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Color-Blind?

They're practically giving away color laser printers, but watch out for those toner prices.

Hard to believe, but there was a time when color laser printers cost $10,000 to $25,000. You really needed to be a graphic arts firm to justify that kind of expense. But today, just about any home office can afford an even better printer. Color lasers are popping up like eggs at Easter, with price tags as low as $400.

Of course, we're so accustomed to getting more for less in every office product category that it's easy to overlook the magnitude of the accomplishment. But clearly, some kind of affordability threshold has been reached, and everything is coming up color.

"Around here, we use the analogy of a dam breaking," says Vince Ferraro, vice president of Hewlett-Packard's business imaging and printing division in Boise, Idaho. "That's how fast people are buying inexpensive color lasers."

HP struck an important blow against the $1,000 barrier in 2003 with its Color LaserJet 2500. Today, more than one-third of all color lasers carry sub-$1,000 stickers, according to imaging industry research and analysis firm Lyra Research; and many, like HP's newer, more capable LaserJet 2550, sell for half that. Over the next few years, you'll see low-end color print speeds (as opposed to faster monochrome speeds) accelerate from about 5 ppm today to 10 to 23 ppm, says Larry Jamieson, senior analyst with Newtonville, Massachusetts- based Lyra Research. Expect comparable improvements in duty cycles, memory amounts and paper-handling options.

The news will only get better now that Dell is selling color lasers, adds Jamieson. Currently, Dell claims a relatively small market share of any printer type compared to Canon, Epson, Lexmark and, of course, HP. But Dell is a spoiler, and its direct sales model will shake up the market, says Jennifer Thorwart, senior analyst with IDC, based in Framingham, Massachusetts.

Dell, you'll recall, made its bones as a price-slasher-basically, by cutting out the middlemen. It's not always the low-cost product producer; it doesn't even build its own printers. But there's little doubt, says Thorwart, that Dell plans to deliver printers more cheaply than any competitor with a multilevel distribution model can.

Exhibits 1, 2 and 3 are Dell's first three color lasers-the 3000cn, 3100cn and 5100cn. Before the ink had dried on the first print run, Dell had slashed their rock-bottom prices by 10 percent, to $449, $549 and $999, respectively. Dell claims each is configured to give just a little more in either print speed, duty cycle or paper handling than comparable HP models-the Color LaserJet 2550, 3550 and 4650, which can cost 20 to 100 percent more.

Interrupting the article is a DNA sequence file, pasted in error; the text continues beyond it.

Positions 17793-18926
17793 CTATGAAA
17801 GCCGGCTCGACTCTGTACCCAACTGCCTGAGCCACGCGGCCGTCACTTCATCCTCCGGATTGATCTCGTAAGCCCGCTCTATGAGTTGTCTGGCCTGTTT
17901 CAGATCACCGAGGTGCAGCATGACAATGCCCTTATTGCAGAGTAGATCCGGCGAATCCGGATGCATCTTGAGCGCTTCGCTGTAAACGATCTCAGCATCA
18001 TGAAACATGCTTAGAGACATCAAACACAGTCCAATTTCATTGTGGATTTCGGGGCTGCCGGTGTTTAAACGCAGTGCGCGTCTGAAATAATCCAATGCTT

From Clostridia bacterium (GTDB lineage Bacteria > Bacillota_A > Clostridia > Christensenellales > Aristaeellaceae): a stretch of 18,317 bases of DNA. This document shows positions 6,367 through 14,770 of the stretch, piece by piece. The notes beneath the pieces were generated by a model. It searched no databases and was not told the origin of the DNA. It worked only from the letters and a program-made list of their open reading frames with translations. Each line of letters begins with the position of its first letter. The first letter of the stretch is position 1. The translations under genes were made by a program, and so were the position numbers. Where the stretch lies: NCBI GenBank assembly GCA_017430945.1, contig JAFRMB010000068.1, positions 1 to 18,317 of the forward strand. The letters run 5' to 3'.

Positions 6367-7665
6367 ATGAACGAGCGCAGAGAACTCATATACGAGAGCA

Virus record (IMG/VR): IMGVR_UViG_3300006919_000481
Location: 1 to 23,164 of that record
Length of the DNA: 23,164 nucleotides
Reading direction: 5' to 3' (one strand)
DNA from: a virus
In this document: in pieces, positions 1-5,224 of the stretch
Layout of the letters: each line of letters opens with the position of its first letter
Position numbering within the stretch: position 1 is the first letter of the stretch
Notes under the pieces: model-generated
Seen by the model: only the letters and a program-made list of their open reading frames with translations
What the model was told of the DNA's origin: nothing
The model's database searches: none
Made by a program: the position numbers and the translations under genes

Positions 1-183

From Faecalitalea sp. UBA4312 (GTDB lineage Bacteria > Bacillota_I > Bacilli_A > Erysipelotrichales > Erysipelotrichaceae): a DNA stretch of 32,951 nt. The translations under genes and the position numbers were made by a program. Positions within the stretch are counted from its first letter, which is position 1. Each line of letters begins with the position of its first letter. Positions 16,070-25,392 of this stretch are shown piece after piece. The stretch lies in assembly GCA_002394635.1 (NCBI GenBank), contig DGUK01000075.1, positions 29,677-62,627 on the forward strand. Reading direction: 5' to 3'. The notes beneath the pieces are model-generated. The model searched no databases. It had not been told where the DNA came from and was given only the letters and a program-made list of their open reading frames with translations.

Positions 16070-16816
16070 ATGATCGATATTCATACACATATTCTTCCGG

Those are the wrong specs to measure, says Ferraro. HP boasts true printer throughput, and its color quality and reliability have garnered it A+ ratings by testers for more than a decade. That's why HP sells half of all color lasers.

Find Me the Money

It turns out that most of the cost of putting ink to paper is in the toner cartridges you buy every six months or so. Jim Forrest, managing editor of The Hard Copy Supplies Journal, figures that Dell's entry into monochrome lasers and inkjets 18 months ago depressed ink prices by about 10 percent overall.

But the real money is in color laser supplies. The typical set of color cartridges (cyan, magenta, yellow and black) can cost $300 to $800, depending on cartridge capacity, printer brand and model.

True, only a single-digit percentage of office printing involves color. But guess what? When people use color, they really use color, says Forrest, covering a lot more of a page than the 5 percent that vendors use to develop their cost-per-page calculations.

At least you can count on toner cartridge prices to continue to fall for the foreseeable future, says Boris Elisman, HP vice president of marketing and sales in Cupertino, California. He says HP consumables are about 30 percent cheaper this year than last. And now, Dell is challenging HP on that front, too. For example, a $308 set of replacement toner cartridges for Dell's 3100cn is about $60 cheaper than a set for HP's LaserJet 2550. You'll pay $560 for Dell 5100cn toner, about $228 less than a LaserJet 4650 cartridge set.

Notice that cartridge prices are about twice as high for high-end printers? That's because they carry twice the toner, usually rated to print 8,000 to 9,000 pages. Here again, though, vendors haven't yet agreed on a single way to measure color page coverage-and when they say, "Your results can vary," they really mean it. Still, when you have a choice, larger capacity cartridges are usually the better buy, says Forrest.

How about aftermarket cartridges? Are they as good as original equipment? Printer makers would disagree, but there are only small convenience or feature trade-offs in third-party cartridges, says Forrest. Ink is ink.

Print This:

Shopping for a color printer? These sites help you compare makes and models.


Mike Hogan is Entrepreneur's technology editor. Contact him at .

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This article was originally published in the December 2004 print edition of Entrepreneur with the headline: Color-Blind?.

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